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Fault Plane Geomorphology and Structural Analysis of a Middle Eastern Giant Carbonate Oil Field

Abstract

The characterization of geomorphic features such as fault plane geometries and slickensides can reveal intricacies of fault displacement as well as the forces that formed the fault. Fault plane geomorphologic features such as grooves, ridges, and steps, which are normally observed in outcrops, are apparently scale independent and can be extracted by detailed fault interpretation on 3D seismic data.

The Middle East has generally focused its production on conventional structural plays. Therefore, the advancement of new structural interpretation techniques is essential to the longevity and expansion of producing fields as well as the development potential of yet untapped reservoirs. This study uses fault plane geomorphology and slickensides to reveal strain regime, fault mechanical stratigraphy and fault movement for faults that have had more than one episode. This study focuses on an orthogonal faults system that consists of a strike-slip fault complex as well a high angle reverse fault. Using geomorphic features, this study reveals the strain regime and structural history behind the formation of the complex system of faults. The techniques established in this study provide an example for the identification and analysis of large scale slickensides in 3D seismic data to form a comprehensive understanding of local structures.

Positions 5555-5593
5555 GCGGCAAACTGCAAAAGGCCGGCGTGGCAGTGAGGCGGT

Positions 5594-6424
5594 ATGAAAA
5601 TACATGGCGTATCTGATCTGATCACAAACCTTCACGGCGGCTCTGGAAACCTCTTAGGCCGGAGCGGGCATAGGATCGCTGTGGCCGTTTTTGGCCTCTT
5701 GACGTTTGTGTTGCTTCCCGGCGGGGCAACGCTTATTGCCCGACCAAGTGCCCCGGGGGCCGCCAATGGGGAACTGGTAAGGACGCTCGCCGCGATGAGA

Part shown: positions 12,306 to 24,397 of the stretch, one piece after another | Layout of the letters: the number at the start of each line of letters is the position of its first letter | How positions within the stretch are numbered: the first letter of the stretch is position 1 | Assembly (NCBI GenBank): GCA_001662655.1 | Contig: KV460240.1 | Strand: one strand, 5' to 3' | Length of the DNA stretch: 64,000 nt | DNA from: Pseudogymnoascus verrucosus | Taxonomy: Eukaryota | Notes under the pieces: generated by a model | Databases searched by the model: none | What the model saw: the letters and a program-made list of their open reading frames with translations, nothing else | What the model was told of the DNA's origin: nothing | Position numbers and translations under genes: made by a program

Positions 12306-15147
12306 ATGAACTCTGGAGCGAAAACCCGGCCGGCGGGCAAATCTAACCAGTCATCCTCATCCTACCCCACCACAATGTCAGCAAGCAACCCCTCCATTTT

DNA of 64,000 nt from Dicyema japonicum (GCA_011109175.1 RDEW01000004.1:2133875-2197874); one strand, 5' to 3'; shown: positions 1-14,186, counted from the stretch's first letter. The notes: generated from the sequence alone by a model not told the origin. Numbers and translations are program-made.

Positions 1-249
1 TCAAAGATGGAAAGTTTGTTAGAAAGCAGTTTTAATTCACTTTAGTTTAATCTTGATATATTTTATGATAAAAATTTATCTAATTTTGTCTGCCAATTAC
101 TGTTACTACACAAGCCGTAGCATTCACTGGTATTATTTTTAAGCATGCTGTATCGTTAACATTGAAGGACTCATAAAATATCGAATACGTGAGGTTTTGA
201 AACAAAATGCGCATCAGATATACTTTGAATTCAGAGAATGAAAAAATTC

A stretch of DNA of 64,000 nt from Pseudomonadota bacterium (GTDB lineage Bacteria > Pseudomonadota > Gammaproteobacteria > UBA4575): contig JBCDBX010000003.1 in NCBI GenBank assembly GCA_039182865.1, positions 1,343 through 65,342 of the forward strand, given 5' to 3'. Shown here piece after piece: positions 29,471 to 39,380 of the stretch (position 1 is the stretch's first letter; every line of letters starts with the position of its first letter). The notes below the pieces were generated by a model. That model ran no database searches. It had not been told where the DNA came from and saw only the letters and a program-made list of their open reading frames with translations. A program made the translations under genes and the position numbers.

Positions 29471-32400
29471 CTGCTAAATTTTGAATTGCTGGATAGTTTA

The structural and fault plane geomorphic analysis reveals that the orthogonal fault system formed in the late Jurassic, likely the late Kimmeridgian to early Tithonian, as a strike-slip system developed from a ductile shear zone which involved the development of Riedel shears. The aggressive compressional event of the late Cretaceous reactivated the previously developed R' shear plane with a newly imprinted compressional component making it a reverse fault that extended up through stratigraphy of the Cretaceous.